Special counsel rejects Trump’s request to move January 6th trial to 2026

Special counsel rejects Trump’s request to move January 6th trial to 2026
COLUMBIA, SOUTH CAROLINA - AUGUST 5: Former President Donald Trump speaks as the keynote speaker at the 56th Annual Silver Elephant Dinner hosted by the South Carolina Republican Party on August 5, 2023 in Columbia, South Carolina. President Trump was introduced by South Carolina's Governor Henry McMaster. (Photo by Melissa Sue Gerrits/Getty Images).

United States Justice Department special counsel Jack Smith on Monday responded to former President Donald Trump's request to move his criminal election subversion trial to 2026, arguing in a six-page filing submitted to US District Court Judge Tanya Chutkan of the District of Columbia that it "would deny the public its right to a speedy trial, the defendant cites inapposite statistics and cases, overstates the amount of new and non-duplicative discovery, and exaggerates the challenge of reviewing it effectively."

Smith writes that "the Government respects the defendant's need to review discovery and prepare for trial, but his characterizations of the volume of discovery miss important facts. The majority, or roughly sixty-five percent, of the Government's first discovery production—in which the Government front-loaded the most important materials—consists of materials to which the defendant has functionally had access, are duplicative, or do not constitute Rule 16 discovery. Approximately three million pages of the discovery—25% of the first production—come from entities associated with the defendant. Hundreds of thousands of other pages came from the National Archives—meaning that the defendant or his representatives reviewed them before the Government received them—or are publicly available, including the defendant's tweets, Truth Social posts, campaign statements, and court papers involving challenges to the 2020 election by the defendant or his allies."

Smith continues, "The Government provided the discovery in organized, load-ready files for importation to a searchable electronic database, with the understanding that the defense, consistent with modern standard practice, will review discovery electronically rather than manually. The defendant's proposed trial date, however, rests on the faulty assertion that it is necessary for a lawyer to conduct a page-by-page review of discovery for a defendant to receive a fair trial. But the defendant can, should, and apparently will adopt the benefits of electronic review to reduce the volume of material needed to be searched and manually reviewed. These methods include efficient keyword searching and relevancy tagging by multiple simultaneous users, as well as date filtering, deduplication, and threading—all of which services, and more, are offered by the defendant's e-discovery vendor, according to its own website, and are tools that courts appropriately expect legal professionals to use."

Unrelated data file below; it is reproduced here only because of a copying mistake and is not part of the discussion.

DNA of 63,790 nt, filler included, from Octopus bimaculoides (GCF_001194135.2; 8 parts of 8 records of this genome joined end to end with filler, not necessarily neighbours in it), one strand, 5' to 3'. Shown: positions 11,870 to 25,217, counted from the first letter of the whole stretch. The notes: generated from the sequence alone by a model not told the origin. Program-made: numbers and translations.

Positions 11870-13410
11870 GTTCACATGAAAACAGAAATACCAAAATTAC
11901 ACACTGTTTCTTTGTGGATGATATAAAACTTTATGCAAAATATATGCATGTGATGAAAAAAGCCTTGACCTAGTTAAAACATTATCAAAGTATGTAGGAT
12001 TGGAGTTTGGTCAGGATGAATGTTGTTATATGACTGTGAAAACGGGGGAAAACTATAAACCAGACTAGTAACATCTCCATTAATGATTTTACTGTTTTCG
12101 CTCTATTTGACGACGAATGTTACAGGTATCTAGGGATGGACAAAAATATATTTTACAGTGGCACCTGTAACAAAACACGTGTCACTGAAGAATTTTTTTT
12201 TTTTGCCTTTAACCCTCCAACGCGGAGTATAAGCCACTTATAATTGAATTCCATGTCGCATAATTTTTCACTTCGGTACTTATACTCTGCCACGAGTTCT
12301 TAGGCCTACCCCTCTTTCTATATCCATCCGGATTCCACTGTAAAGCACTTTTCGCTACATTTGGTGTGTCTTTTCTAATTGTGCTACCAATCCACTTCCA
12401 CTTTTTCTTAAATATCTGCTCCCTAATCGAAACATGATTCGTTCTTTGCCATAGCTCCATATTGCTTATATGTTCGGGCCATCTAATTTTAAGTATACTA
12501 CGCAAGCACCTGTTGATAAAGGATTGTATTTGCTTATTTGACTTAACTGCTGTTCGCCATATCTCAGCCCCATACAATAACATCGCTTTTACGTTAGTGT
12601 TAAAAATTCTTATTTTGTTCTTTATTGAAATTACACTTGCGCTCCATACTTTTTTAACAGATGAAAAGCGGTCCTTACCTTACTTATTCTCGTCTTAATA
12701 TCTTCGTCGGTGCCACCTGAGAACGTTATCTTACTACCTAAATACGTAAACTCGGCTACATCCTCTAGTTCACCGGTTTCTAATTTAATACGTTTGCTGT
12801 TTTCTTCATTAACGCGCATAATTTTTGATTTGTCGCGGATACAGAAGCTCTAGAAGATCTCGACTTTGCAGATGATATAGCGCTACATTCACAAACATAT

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Trump, Smith adds, "also contends that the existence of classified discovery necessitates delay. But this is not a case about classified information and the Government does not anticipate introducing classified material in its case-in-chief. As the Government will explain during the August 28 hearing under Section 2 of the Classified Information Procedures Act ('CIPA'), there is no reason that the CIPA discovery process in this case cannot proceed quickly and in parallel with the schedule proposed by the Government. In cases such as this one, the burden of reviewing discovery cannot be measured by page count alone, and comparisons to the height of the Washington Monument and the length of a Tolstoy novel are neither helpful nor insightful; in fact, comparisons such as those are a distraction from the issue at hand—which is determining what is required to prepare for trial."

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